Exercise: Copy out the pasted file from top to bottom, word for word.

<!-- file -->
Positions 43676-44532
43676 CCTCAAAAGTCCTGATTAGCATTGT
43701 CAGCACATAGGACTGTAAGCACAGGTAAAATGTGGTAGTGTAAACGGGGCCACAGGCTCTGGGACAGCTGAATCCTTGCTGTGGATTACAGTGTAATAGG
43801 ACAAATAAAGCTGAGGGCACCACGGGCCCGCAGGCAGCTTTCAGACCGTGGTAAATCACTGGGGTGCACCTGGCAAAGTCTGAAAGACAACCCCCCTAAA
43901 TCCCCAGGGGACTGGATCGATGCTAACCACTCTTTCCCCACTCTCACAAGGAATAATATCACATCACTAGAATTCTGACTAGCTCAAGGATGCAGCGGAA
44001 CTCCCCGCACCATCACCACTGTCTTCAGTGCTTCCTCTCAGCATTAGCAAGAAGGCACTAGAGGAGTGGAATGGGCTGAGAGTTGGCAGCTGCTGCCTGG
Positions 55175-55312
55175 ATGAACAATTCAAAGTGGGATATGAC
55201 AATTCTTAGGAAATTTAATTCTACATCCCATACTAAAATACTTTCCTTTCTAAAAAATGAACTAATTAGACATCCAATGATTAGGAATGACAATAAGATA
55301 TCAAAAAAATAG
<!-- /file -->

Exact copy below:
Positions 43676-44532
43676 CCTCAAAAGTCCTGATTAGCATTGT
43701 CAGCACATAGGACTGTAAGCACAGGTAAAATGTGGTAGTGTAAACGGGGCCACAGGCTCTGGGACAGCTGAATCCTTGCTGTGGATTACAGTGTAATAGG
43801 ACAAATAAAGCTGAGGGCACCACGGGCCCGCAGGCAGCTTTCAGACCGTGGTAAATCACTGGGGTGCACCTGGCAAAGTCTGAAAGACAACCCCCCTAAA
43901 TCCCCAGGGGACTGGATCGATGCTAACCACTCTTTCCCCACTCTCACAAGGAATAATATCACATCACTAGAATTCTGACTAGCTCAAGGATGCAGCGGAA
44001 CTCCCCGCACCATCACCACTGTCTTCAGTGCTTCCTCTCAGCATTAGCAAGAAGGCACTAGAGGAGTGGAATGGGCTGAGAGTTGGCAGCTGCTGCCTGG
Positions 55175-55312
55175 ATGAACAATTCAAAGTGGGATATGAC
55201 AATTCTTAGGAAATTTAATTCTACATCCCATACTAAAATACTTTCCTTTCTAAAAAATGAACTAATTAGACATCCAATGATTAGGAATGACAATAAGATA
55301 TCAAAAAAATAG